for all , B . This definition is a variant of definitions found in [38,39,40]. If we weaken reversibility to require only that y be an injection for all y Q and for all B , the resulting structure is called a quandloid [4]. Quagmas, quandloids and quandles serve as the content of registers in tangle machines.

Example 1 (Conjugation quandle). Colors might be elements of a group Γ, and the operation might be conjugation:

x y = y 1 x y .
The pair ( Γ , ) is called a conjugation quandle. Such quandles feature in knot theory, e.g., [41].

Example 2 (Linear quandle). Colors might be real numbers, and the operations might be convex combinations:

x s y = ( 1 s ) x + s y s R \ 1 .
The pair Q , s s R is called a linear quandle.

3.3. With Colors

A coloring of a tangle machine M is an assignment ϱ of a binary operation in B to each agent and an assignment ρ of an element of Q to each register, such that, at each interaction, the color z Q of the patient to the right of the agent (according to the right-hand rule) equals the color of its corresponding patient to the left of the agent x Q right-acted on by the color of the agent y Q via the operation of the agent B :

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Thus, an interaction “realizes” the action of the quagma or of the quandle.

To color a trivalent tangle machines, Q has to come equipped with a complete ordering. We include also an assignment of either max or min to each wye, so that the exiting register of the wye is the maximum of the two inputs if the wye is labeled max and is their minimum otherwise. We graphically denote a min label with a white circle at the branch-point of the wye and a max label by a black circle. See Figure 5.

Figure 5. Coloring wyes colored by max and min.
Figure 5. Coloring wyes colored by max and min.
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Remark 3. The notion of the tangle machine given above is more general than in [1,4], in which all tangle machines are quandle-colored and without wyes.

Finally, we come to the notion of a tangle machine computation.

Definition 6. A computation of a (trivalent) tangle machine M is:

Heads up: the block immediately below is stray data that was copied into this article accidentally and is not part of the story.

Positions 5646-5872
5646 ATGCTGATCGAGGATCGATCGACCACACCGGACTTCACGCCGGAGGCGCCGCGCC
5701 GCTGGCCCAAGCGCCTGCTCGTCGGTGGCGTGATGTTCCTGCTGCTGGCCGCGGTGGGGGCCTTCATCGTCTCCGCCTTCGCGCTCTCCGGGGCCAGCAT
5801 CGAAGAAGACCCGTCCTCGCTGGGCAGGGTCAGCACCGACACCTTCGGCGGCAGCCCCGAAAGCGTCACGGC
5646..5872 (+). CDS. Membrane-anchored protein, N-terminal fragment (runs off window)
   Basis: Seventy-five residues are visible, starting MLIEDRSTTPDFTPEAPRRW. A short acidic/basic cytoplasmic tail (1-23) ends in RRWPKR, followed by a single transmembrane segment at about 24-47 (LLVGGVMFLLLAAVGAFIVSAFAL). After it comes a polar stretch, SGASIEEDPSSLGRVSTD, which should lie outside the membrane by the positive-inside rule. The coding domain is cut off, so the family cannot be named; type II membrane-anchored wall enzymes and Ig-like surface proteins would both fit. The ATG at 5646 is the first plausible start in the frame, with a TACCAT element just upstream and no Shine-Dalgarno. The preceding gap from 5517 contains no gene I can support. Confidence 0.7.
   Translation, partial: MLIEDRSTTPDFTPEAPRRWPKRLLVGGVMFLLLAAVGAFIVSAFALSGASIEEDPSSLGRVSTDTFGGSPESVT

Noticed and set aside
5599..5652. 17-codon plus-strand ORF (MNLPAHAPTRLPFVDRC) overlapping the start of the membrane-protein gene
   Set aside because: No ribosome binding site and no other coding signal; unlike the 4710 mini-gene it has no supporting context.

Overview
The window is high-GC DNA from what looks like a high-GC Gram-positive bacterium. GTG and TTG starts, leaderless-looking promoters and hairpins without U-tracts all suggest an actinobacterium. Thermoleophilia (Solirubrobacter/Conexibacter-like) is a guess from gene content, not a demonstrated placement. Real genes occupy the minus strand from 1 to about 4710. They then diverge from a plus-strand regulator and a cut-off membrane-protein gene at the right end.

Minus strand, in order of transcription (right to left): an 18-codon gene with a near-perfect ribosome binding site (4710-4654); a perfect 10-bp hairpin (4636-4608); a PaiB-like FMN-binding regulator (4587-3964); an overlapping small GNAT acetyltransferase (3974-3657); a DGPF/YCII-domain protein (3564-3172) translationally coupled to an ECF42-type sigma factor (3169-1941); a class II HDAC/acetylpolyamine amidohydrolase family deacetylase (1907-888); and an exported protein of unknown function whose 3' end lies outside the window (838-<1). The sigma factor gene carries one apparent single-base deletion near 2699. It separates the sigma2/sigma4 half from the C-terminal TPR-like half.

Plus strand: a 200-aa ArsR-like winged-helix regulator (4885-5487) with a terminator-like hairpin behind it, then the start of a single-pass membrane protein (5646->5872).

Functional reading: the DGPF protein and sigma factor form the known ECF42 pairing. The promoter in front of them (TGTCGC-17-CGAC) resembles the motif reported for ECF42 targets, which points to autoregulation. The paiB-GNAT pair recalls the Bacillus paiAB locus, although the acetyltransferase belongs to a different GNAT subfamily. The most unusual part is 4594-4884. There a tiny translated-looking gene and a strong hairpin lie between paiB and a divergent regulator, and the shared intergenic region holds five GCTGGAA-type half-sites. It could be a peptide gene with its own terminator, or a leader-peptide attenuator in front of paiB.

A choice of a set S in of input registers in M.


A choice of a set S out of output registers in M with S in S out = .


A coloring ϱ of all agents in M (and an assignment of either max or min to each wye).


A coloring ρ in of all registers in S in .


A unique (oracle) determination of a coloring ρ out of all registers in S out . If ρ in does not uniquely determine ρ out , the computation cannot take place.

4. Tangle Machines Are Turing Complete

Our goal in this section is to realize the universal set of gates, NOT ( ¬ ) and AND ( ) } , as well as a multiplexer that duplicates the content of a register, using tangle machines. This realizes the Boolean circuit model, thus showing that tangle machines are Turing complete.

Remark 4. A tangle machine computation, which is based on an oracle, which tells us the colors of output registers given colors of input registers, can carry out super-Turing computations. Consider the conjugation quandle of a group Γ with unsolvable conjugacy problem and color agents In 1 and In 2 by elements of Γ. The color of Out might not be Turing computable, but the tangle machine computation computes it.

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4.1. Quagma Approach

Choose the set of colors to be Q = def Q 2 × 2 , equipped with a set B of binary operations whose elements are the following:

X Y = Y 1 X Y , if det ( Y ) 0 ; X , otherwise.
X s Y = ( 1 s ) X + s Y , for s = 1 2 or s = 2 .

The structure ( Q , { 0 . 5 , 2 , } ) , henceforth referred to simply as Q, is a quagma.

To realize Boolean logic, let A 0 = def 0 1 1 0 and A 1 = def 1 0 0 1 stand in for the digits zero and one, correspondingly. Incidentally, these happen to coincide with the Pauli spin matrices of quantum mechanics.

A NOT gate is described by a single interaction:

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where the respective truth-table is shown to the right of the diagram. Explicitly,
¬ X = X ( A 0 + A 1 ) = 1 1 1 1 1 X 1 1 1 1 = 1 2 1 1 1 1 X 1 1 1 1

The input is the register labeled X; the output is the register labeled ¬ X ; and the remaining register is always colored by the constant value A 0 + A 1 .